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Why You’re Not Getting Ahead Financially and What to Do About It

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If you feel like you’re running on a treadmill working and getting nowhere financially, you’re not alone. Most people live paycheck to paycheck, earning just enough to get by.

What a lot of people don’t realize is that the cost of living has gone up exponentially over time while wages have remained flat. Some have begun to notice this recently, as gas and food prices have increased dramatically the last couple years. People are slowly waking up to the effects of inflation, as the CPI has been at the highest levels in 13 years.

Why It Feels Like You’re Getting Nowhere Financially

We hear all the time that inflation is supposedly only 2-3% a year. And yet, many Americans feel more and more squeezed financially. It’s harder to purchase a home, college tuition prices have risen exponentially, and now even food and gas is more expensive. Why is this?

1. CPI Understates the True Cost of Living Increase

Most fed announcements and policy decisions revolve around what’s known as “core CPI” which is the CPI excluding gas and food prices. This is supposedly because those two items are volatile and can have a large effect on the CPI figure.

Gas and food just happen to be two of the most common living expenses. Everyone that does their own shopping can tell when gas and food prices are higher. But for some reason they aren’t counted in the consumer price index that is a benchmark for inflation.

That’s just the tip of the iceberg, though. Since 1980, the way CPI has been calculated has materially changed many times. For instance, the CPI no longer factors in the cost of home ownership (ie. the price you pay to buy a house), but rather estimates the cost to rent that house.

Looking at data from the US Census Bureau, the average home price from 1963 to 2020 rose over 1,900%, from $19,300 to $391,000. However, according to the government’s inflation calculator, $19,300 in 1963 has only the same buying power as about $165,000 in 2020. That’s almost 2.5x less than the $391,000 average home price.

Since CPI was modified to exclude the price of homes, you can see why the reported inflation figures are actually vastly lower than they would be otherwise. Most of us would assume a benchmark measuring the cost of living would account for this, but that’s where we’re mistaken.

The CPI is not a cost of living index; it’s an index that measures the change in price of an arbitrary basket of goods, in which the basket itself constantly changes. In fact, the BLS itself even states as much.

“Both the CPI and a cost-of-living index would reflect changes in the prices of goods and services, such as food and clothing, that are directly purchased in the marketplace; but a complete cost-of-living index would go beyond this role to also take into account changes in other governmental or environmental factors that affect consumers’ well-being.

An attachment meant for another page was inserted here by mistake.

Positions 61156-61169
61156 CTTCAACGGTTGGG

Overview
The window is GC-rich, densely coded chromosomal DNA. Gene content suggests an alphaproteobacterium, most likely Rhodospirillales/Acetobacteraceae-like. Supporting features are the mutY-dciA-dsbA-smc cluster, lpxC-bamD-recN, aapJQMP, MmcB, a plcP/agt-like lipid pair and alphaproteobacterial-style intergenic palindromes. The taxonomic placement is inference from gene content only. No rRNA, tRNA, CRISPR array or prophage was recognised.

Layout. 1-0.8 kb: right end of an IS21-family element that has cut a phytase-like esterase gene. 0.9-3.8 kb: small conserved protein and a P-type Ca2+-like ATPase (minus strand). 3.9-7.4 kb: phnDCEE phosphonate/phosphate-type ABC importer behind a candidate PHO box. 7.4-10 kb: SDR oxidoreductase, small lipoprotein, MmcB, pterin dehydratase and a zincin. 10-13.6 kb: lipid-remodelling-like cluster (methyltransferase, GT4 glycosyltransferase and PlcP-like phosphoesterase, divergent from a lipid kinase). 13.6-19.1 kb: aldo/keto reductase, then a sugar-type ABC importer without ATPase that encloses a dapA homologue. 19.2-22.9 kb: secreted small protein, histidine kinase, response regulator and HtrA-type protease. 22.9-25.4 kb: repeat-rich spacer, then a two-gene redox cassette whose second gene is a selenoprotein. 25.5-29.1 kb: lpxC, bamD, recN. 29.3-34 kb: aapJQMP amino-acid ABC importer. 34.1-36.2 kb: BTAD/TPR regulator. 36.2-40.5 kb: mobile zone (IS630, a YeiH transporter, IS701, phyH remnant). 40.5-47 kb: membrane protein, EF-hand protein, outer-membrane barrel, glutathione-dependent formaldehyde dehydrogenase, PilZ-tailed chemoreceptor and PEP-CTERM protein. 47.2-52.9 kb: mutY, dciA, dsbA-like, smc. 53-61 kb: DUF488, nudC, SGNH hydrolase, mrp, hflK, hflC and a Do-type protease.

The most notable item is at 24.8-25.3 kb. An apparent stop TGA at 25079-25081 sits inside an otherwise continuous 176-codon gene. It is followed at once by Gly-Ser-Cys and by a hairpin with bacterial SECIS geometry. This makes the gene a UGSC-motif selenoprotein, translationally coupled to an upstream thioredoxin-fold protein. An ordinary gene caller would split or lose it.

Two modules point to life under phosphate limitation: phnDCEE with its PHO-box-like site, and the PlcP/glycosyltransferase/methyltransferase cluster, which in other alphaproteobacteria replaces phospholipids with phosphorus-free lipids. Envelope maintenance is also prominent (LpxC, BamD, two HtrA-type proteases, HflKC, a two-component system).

The takeaway here is that the CPI does not represent a true cost of living increase benchmark. It’s designed in a way to keep inflation numbers relatively low, and is done so in an opaque way.

The chart below compares the stated CPI figures in red with a “true” inflation in blue, based on the 1980 methodology of calculating CPI. As you can see, the actual inflation numbers are substantially higher than reported.

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Why is a Lower CPI Beneficial to the Government?

There are several reasons why it’s beneficial to report low CPI numbers. For one, it prevents the middle class from panicking. When you hear inflation’s only 2-3% a year, no big deal. But if you heard it was 10% or higher some years, that’s actually cause for concern. You might actually stop and think, which is the last thing politicians want you to do.

Many policy decisions are also based around the reported CPI. A low figure means programs like Social Security or Treasury Inflation-Protected Securities (TIPS) don’t have to be adjusted upwards as much. This allows the government to keep a lid on expenditures to help reduce their bloated budgets.

Low inflation figures are also helpful in presenting the illusion of a healthy economy. It keeps investors happy, as their perceived rate of returns are higher. And of course a healthy economy is a great thing to boast about in future election cycles.

2. The Cost of Necessary Goods Has Substantially Increased

The chart below from Mark Perry at the American Enterprise Institute has been dubbed the “chart of the century.” It paints a stark picture of just how much prices of certain consumer goods have diverged over the years.

Red lines are goods that have become more expensive, while blue lines are those that have become more affordable. We can see that the red lines depict necessary goods that are critical in nature, such as hospital and medical care, college education, housing, and food. The blue lines are more luxury goods and nice-to-haves, such as new cars, electronics, and toys.

You can debate many implications from this, such as the effect of government intervention on the price of goods compared to free market forces on the price of goods. We can get into that some other time. What’s clear is that necessities are more expensive today, which is why many feel like they can never get ahead financially. One medical setback or college loan can have you treading water for years to pay off the debt.

3. Wages Have Not Kept Pace With Inflation

The chart below shows that while wages look higher now, purchasing power has remained stagnant the last 60 years. Note, by the way, that this is adjusted according to CPI inflation. We now know the true inflation rate is substantially higher, which means that purchasing power has actually decreased over time.

At the same time, worker productivity has been steadily increasing and is now at all-time highs. The disparity between output and compensation has never been wider. Unfortunately for individuals, that delta is being captured by the corporations they work for.